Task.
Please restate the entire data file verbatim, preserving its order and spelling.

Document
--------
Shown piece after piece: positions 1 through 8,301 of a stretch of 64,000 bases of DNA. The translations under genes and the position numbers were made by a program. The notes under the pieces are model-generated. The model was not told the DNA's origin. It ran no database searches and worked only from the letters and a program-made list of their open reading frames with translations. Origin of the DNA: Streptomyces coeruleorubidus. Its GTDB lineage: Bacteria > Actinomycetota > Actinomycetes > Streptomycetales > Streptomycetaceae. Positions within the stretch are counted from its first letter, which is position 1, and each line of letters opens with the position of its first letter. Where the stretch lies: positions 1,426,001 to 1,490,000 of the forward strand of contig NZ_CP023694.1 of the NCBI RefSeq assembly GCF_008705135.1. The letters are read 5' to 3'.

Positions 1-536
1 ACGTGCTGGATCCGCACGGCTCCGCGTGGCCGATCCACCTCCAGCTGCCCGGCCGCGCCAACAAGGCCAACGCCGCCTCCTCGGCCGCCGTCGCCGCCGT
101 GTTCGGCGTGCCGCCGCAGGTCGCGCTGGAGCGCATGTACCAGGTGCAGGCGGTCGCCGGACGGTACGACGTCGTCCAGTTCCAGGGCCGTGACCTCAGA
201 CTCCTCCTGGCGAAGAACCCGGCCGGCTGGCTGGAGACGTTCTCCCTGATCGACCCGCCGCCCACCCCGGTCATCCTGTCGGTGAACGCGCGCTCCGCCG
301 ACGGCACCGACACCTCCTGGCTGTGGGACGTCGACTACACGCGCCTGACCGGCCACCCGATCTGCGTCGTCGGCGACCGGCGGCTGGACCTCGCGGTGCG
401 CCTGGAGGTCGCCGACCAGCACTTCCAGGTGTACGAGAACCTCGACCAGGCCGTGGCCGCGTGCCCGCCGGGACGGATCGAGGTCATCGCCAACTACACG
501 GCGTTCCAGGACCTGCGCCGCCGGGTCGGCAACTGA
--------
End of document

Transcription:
Shown piece after piece: positions 1 through 8,301 of a stretch of 64,000 bases of DNA. The translations under genes and the position numbers were made by a program. The notes under the pieces are model-generated. The model was not told the DNA's origin. It ran no database searches and worked only from the letters and a program-made list of their open reading frames with translations. Origin of the DNA: Streptomyces coeruleorubidus. Its GTDB lineage: Bacteria > Actinomycetota > Actinomycetes > Streptomycetales > Streptomycetaceae. Positions within the stretch are counted from its first letter, which is position 1, and each line of letters opens with the position of its first letter. Where the stretch lies: positions 1,426,001 to 1,490,000 of the forward strand of contig NZ_CP023694.1 of the NCBI RefSeq assembly GCF_008705135.1. The letters are read 5' to 3'.

Positions 1-536
1 ACGTGCTGGATCCGCACGGCTCCGCGTGGCCGATCCACCTCCAGCTGCCCGGCCGCGCCAACAAGGCCAACGCCGCCTCCTCGGCCGCCGTCGCCGCCGT
101 GTTCGGCGTGCCGCCGCAGGTCGCGCTGGAGCGCATGTACCAGGTGCAGGCGGTCGCCGGACGGTACGACGTCGTCCAGTTCCAGGGCCGTGACCTCAGA
201 CTCCTCCTGGCGAAGAACCCGGCCGGCTGGCTGGAGACGTTCTCCCTGATCGACCCGCCGCCCACCCCGGTCATCCTGTCGGTGAACGCGCGCTCCGCCG
301 ACGGCACCGACACCTCCTGGCTGTGGGACGTCGACTACACGCGCCTGACCGGCCACCCGATCTGCGTCGTCGGCGACCGGCGGCTGGACCTCGCGGTGCG
401 CCTGGAGGTCGCCGACCAGCACTTCCAGGTGTACGAGAACCTCGACCAGGCCGTGGCCGCGTGCCCGCCGGGACGGATCGAGGTCATCGCCAACTACACG
501 GCGTTCCAGGACCTGCGCCGCCGGGTCGGCAACTGA